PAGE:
Last year, MBombay entered the market with three lines in a relatively quick period of time: Classic, Maduro and shortly thereafter, Mōra. The latter is a limited production line from the company, which now has six different lines in its portfolio. For MBombay, it’s not just about growing the number of lines the company offers, there’s also been quite a bit of expansion in the vitolas offered since I reviewed the cigar last August.
Originally, the line had just a Lancero (7 x 38) and Toro (6 x 52), but there is now six more sizes, with most coming in larger paper jars instead of traditional boxes.
Here’s what I said when I first reviewed the Mōra Toro:
I found the Mōra to be enjoyable, but it has its annoyances, mainly centered around construction. While never problematic, it is slightly behind many of the cigars on the market today and not helped by the price point. The flavors are deep and actively change throughout the profile, particularly when you have a mindset that allows you to think about them. While I struggle with the $14 price point, I do think this might be able to carve out a niche at that price level as the vast majority of cigars north of $12 are either much stronger or much lighter.
- Cigar Reviewed: MBombay Mōra Toro
- Country of Origin: Costa Rica
- Factory: Tabacos de Costa Rica
- Wrapper: Dominican Havana Corojo
- Binder: Peru
- Filler: Dominican Republic & Ecuador
- Size: 6 Inches
- Ring Gauge: 52
- Vitola: Toro
- MSRP: $14 (Boxes of 15, $210)
- Release Date: Aug. 18, 2014
- Number of Cigars to be Released: Regular Production
- Number of Cigars Smoked for Redux: 1
I really wish there was an easier way to tell the various MBombay lines apart by their bands. The added lines have not only made that more confusing as they all use the same base bands. This only gets more confusing because there are actually two bands, the large band on this cigar and a smaller band for shorter vitolas, but both are used regardless of the blend. That being said, the main band is incredible. It’s not only extremely-well designed from an art perspective, but the quality of the printing is equally as notable. As for the cigar, it has some bumps and a few noticeable veins, but it otherwise seems well-rolled. There’s almost no aroma off the wrapper, but I do pick up a bit of floral flavors. It’s probably actually coming from the foot,w which has a much more noticeable floral flavor, sweet cinnamon, some chocolate and caramel—almost like a Butterfingers. The cold draw has some bubble gum, floral and bits of cedar and cocoa—it tastes very good and rather reminiscent of Cuba.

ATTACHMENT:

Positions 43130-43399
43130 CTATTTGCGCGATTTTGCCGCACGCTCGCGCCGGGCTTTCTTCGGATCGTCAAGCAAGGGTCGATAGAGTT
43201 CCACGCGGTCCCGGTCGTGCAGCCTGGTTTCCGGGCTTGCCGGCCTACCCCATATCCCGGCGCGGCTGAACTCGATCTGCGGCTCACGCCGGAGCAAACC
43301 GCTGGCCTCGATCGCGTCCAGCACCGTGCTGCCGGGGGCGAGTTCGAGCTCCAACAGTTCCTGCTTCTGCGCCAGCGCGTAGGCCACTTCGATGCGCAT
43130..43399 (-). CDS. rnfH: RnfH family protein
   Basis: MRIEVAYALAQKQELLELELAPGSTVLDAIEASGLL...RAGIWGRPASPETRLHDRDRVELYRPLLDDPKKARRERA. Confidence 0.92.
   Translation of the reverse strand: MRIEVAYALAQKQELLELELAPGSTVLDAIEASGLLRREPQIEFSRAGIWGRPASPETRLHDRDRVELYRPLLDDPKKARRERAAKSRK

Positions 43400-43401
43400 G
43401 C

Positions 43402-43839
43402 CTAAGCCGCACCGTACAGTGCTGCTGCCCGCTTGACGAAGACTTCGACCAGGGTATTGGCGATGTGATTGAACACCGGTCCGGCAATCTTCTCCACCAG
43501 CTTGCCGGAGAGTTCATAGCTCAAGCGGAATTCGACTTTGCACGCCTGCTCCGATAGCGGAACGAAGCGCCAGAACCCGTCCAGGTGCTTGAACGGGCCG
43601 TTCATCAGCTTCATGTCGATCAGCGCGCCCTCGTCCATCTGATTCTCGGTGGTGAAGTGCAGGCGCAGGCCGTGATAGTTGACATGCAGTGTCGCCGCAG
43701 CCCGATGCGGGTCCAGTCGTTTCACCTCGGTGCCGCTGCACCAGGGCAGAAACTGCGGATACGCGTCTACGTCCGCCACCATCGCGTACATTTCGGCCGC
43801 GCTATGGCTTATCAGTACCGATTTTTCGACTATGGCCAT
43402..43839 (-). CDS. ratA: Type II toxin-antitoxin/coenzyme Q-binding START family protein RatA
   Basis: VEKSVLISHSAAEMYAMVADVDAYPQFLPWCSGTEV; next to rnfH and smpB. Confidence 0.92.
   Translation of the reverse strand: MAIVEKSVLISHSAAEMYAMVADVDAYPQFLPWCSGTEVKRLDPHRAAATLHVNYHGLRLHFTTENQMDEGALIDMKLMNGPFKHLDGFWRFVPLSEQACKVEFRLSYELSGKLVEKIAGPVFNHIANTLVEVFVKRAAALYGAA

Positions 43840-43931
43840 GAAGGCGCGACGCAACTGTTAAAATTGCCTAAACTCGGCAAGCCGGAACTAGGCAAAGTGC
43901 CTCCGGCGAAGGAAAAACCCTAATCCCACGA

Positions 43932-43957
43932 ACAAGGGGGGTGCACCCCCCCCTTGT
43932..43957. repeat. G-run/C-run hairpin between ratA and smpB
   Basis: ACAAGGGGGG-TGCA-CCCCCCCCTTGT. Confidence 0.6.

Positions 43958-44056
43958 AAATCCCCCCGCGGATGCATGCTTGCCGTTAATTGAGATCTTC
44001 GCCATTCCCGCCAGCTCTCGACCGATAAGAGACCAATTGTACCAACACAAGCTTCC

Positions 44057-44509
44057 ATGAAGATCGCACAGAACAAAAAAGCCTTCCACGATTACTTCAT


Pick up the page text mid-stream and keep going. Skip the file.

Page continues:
The Mōra kicks off with a big cedar note and a bit of saltiness. It’s unfortunately missing all the floral flavors that I previously smelled. As the first third burns, figs, cedar and creaminess make up the core along with some mild spice towards the end. It’s medium-plus in strength and medium-full flavor. A coffee flavor adds itself to the mixture midway through as the cigar sweetens. It’s a good move for the MBombay, but still not enough to write home about. Towards the final two inches, things turn earthier with a burnt coffee and creaminess mixing in the back. A wheat pasta emerges on the finish, which is interesting, but ultimately a bit misplaced.
I bypassed the normal third paragraph of tasting notes for a redux because it was unnecessary. My issues with the Mōra the first time I smoked it were construction and price. My issues with it the second time are around are the same. the cigar required a lot of work to keep it lit and far more attention than I would normally give a cigar. The flavor is interesting and has gotten a bit stronger with some rest, but the burn issues remain a problem.